When Louisiana does something differently from just about any other state, that may mean we are special.
But when it comes to politics driving basic administrative and business decisions, we’re special in a very ungood way.
Two Republican candidates for governor recognize the need for drastic change in sales tax administration, but unhappily, that view is not shared by incumbent Gov. John Bel Edwards.
Louisiana is one of three states where local jurisdictions — about 370 of them, each with a different tax rate — have similar authority to levy and collect their own sales taxes from brick-and-mortar establishments, though mostly the taxes are collected on a parish level. Louisiana’s constitution gives local jurisdictions the authority to collect local sales taxes.
Businesses call the system an administrative quagmire. And it is very difficult to move to a centralized administrative scheme because of political jobs in each parish.
Local authorities, typically school boards or sheriffs, have their own sales tax offices. Some of those jobs would almost certainly go away if a standard process were to be established, as in most states.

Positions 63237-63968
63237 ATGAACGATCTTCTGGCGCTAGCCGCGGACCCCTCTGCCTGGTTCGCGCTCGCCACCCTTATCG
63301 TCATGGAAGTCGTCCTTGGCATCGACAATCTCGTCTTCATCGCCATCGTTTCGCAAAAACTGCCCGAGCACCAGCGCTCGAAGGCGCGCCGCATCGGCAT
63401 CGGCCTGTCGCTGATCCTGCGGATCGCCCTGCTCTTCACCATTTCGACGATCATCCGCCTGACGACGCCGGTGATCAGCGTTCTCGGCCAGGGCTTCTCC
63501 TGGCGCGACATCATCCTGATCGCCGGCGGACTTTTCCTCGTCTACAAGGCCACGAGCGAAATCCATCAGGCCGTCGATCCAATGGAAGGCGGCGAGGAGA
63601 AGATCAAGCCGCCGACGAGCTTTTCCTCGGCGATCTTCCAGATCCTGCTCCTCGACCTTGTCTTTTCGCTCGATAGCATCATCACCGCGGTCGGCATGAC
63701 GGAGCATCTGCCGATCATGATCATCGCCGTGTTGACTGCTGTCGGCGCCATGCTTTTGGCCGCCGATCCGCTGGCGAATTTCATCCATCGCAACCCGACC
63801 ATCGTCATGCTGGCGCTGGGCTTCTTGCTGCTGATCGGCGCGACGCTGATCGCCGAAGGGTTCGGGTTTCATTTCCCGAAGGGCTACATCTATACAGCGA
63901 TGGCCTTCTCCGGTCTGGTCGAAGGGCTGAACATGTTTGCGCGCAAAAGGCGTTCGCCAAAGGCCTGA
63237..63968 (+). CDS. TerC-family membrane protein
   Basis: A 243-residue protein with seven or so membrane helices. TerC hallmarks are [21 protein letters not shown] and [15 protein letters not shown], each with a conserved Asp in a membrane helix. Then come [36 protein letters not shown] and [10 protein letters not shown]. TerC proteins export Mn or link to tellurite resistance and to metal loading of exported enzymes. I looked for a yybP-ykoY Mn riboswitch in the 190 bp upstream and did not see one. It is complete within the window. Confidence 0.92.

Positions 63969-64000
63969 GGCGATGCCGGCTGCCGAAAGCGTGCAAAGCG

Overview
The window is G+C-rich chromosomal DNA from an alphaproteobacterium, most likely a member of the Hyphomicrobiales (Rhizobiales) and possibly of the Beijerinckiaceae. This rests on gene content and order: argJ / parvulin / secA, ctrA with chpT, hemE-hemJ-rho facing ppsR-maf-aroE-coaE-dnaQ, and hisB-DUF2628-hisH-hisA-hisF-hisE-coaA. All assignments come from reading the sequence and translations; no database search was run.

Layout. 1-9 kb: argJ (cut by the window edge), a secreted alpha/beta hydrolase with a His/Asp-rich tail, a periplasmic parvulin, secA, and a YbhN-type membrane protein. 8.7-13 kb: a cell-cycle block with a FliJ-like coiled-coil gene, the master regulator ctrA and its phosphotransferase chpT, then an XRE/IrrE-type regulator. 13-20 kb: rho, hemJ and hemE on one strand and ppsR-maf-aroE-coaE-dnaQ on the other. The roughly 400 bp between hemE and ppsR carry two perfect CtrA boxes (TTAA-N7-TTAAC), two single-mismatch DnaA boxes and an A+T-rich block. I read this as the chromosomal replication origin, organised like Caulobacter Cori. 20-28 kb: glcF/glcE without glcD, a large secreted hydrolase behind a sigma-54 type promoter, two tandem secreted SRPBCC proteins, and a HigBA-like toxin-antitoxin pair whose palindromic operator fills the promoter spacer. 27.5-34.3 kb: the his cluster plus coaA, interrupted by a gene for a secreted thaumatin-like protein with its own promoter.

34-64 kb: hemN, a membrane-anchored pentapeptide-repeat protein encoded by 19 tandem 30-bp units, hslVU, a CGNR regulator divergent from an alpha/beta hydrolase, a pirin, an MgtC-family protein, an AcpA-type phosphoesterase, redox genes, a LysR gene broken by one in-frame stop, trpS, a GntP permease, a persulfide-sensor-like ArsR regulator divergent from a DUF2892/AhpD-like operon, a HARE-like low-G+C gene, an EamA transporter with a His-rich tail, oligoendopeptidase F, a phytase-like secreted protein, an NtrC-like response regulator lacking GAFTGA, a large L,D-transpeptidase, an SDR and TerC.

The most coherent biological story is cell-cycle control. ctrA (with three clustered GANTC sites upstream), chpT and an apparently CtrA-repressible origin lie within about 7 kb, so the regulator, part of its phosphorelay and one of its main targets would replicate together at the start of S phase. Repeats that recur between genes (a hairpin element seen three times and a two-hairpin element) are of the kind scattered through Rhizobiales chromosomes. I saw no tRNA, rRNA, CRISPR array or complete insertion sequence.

The costs are in administration in many businesses, but that is hidden from the consumer. The benefits to local politicos are in very visible payrolls.
The business community has argued for years that this problem ought to be addressed. The cause of political patronage has always won out.
Edwards sided with local authorities when he told sheriffs he had ordered drafting of legislation ensuring local jurisdictions retain their ability to collect their own sales taxes. This seems to try to further enshrine a bad system in law so that it cannot be changed in future.
We agree with U.S. Rep. Ralph Abraham, R-Alto, running against Edwards in the October primary, who said that “our current system has put Louisiana at a competitive disadvantage.”
Abraham and Eddie Rispone, a Baton Rouge businessman also running for governor, agree that a comprehensive shift is necessary.
A 2018 decision of the U.S. Supreme Court gave states the ability to collect sales taxes from website sellers in different states. States wanting to collect taxes on sales over the internet needed to adhere to reasonable standards for out-of-state vendors. One of those recommendations was to use a centralized collection system.
The Louisiana Sales and Use Tax Commission for Remote Sellers earlier this year came up with a system that would use computer software to calculate sales taxes, based on the ZIP code of where the purchase is sent, then send the proceeds to state and local authorities. But that's only for internet sales. The discussion has led to renewed efforts to consolidate collections for sales in brick-and-mortar stores as well.
It's only common sense to do so. Can 47 other states be going that far wrong?